A neighbourhood such as Fisksätra can be a physical place in which people dwell together, or a threshold to other places, a portal to stories which allow us to inhabit a place we are no longer in or have not yet visited. Storytelling can give us a sense of being ‘here and elsewhere’, can transport us to other worlds, at least for a time. In Fisksätra and other communities across the world, the everyday is something experienced both individually and collectively, in our similarities and differences; a kind of lived narration of routine and small surprises; a politics of our day-to-day lives; a series of stories we embody.
In these writing workshops, we asked: What kinds of stories do we tell every day, and which ones do we listen to? When you meet a stranger at the bus stop, who do you tell about it? How can a child’s imagination change an old bridge into a monster’s palace? A laundry line into a superhero’s wardrobe? What makes a story worth telling? Does a good story have to be true? What stories lie out in the open and which ones hide in the shadows? Can we tell exciting stories about things we don’t usually notice? How can an archive of the everyday be fictionalised or situate itself outside of normative structures of time? Does our neighbourhood tell us stories too, and how do we hear them? How often do we tell our own stories, and how often do we simply listen?
CREDITS AND LINKS
1. Poster for ‘Synonyms for the Everyday’ writing workshop, Fiskis Collective, 2020, © Fiskis Collective 2020
LINK TO materials from ‘Synonyms for the Everyday’ writing workshop.
Based on a community that is characterized by immigration, with Fisksätra’s inhabitants coming from almost 125 nations, the museum considers local heritage as a mosaic of people’s life stories, global experiences and memories carried in their bodies, which are collected in the form of interviews exhibited in the museum. The life-stories archive is a tool for empowerment: ‘to narrate yourself into the world’. In that sense, the collection of interviews - with narration as a method - is used to counter feelings and experiences of injustice, exclusion, and ‘not being listened to’.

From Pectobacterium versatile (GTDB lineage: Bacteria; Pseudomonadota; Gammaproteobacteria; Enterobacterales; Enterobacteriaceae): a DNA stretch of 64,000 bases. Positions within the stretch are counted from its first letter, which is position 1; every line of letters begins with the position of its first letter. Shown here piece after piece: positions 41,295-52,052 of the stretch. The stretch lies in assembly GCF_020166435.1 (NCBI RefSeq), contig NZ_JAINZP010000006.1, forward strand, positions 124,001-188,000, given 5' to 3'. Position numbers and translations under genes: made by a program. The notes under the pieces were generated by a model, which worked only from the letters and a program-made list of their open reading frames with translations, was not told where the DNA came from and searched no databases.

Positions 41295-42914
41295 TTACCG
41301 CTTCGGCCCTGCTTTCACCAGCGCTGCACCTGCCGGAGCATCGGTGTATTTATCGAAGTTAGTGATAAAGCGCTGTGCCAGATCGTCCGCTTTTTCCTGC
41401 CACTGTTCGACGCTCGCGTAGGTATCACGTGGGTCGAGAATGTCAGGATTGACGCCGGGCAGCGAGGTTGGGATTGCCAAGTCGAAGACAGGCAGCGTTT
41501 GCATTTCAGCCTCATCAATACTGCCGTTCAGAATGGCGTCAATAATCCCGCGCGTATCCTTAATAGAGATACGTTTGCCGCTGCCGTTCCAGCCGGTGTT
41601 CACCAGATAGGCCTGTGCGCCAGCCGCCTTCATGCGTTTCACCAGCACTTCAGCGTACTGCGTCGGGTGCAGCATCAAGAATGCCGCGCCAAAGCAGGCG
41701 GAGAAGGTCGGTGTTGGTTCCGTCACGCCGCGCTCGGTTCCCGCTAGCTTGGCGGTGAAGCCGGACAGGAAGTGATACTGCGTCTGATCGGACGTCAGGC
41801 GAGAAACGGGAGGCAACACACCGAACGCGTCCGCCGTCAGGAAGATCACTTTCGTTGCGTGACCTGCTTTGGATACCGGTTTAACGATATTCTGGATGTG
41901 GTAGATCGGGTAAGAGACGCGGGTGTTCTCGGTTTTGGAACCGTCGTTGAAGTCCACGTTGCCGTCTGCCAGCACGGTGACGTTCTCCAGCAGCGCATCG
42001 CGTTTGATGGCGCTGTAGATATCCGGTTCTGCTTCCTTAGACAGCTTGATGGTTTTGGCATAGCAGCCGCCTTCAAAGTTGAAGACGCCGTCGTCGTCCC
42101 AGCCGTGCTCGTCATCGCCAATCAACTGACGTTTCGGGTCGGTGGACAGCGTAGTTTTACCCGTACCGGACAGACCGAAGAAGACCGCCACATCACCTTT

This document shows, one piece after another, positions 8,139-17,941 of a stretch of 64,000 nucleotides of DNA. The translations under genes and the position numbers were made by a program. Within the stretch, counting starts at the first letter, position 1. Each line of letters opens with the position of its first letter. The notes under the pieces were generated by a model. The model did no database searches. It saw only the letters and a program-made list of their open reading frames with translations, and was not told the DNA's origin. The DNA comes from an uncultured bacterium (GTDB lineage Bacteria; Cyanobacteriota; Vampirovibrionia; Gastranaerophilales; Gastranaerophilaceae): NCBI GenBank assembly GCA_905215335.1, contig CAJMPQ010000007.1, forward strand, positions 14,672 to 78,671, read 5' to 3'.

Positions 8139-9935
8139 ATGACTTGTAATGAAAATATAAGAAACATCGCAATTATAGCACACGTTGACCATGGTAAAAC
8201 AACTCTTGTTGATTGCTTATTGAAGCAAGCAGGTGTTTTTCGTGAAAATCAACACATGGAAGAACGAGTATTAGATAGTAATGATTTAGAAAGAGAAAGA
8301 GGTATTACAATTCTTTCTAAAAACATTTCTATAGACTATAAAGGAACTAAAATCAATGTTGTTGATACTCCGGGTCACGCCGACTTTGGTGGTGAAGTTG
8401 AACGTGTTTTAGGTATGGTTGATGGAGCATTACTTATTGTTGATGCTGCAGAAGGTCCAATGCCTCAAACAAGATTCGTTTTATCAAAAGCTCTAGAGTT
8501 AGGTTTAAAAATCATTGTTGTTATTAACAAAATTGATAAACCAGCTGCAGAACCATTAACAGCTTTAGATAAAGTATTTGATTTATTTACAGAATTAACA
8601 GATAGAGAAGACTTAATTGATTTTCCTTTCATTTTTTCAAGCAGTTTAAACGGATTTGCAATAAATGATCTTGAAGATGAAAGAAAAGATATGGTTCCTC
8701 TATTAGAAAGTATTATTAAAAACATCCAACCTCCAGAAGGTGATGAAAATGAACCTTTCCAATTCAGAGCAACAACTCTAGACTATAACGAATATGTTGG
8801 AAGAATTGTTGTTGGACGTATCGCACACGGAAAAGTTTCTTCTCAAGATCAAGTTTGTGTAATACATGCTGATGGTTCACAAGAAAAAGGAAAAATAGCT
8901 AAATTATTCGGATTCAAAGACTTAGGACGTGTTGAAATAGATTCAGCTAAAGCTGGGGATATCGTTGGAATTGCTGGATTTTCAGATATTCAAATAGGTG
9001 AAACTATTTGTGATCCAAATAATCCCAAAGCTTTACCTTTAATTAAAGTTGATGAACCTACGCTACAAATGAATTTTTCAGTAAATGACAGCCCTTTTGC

Another mode of gathering stories has been through continuing language cafes, writing workshops and listening sessions, held in the various languages of the participants simultaneously and playing with the limits of traditional translation practices. Listening, and indeed narration, is a crucial part of agency and creating new collectivities, as well as enabling empathy; a collective action of understanding similarity and what might emerge in difference.
While gathering stories and conducting interviews with residents of Fisksätra, we have been employing a chain-reaction approach, whereby each participant recommends another, who, like us, may or may not be based in Fisksätra. In response to these interviews, we created a series of collective video works, playing with auto-fictions and ways of storytelling, with one person’s story taken as a starting point for the next. Multiple languages are used in a play of listening and reading, engaging the semi-fictions which occur in translation not as a negation of but as a tool for empathy.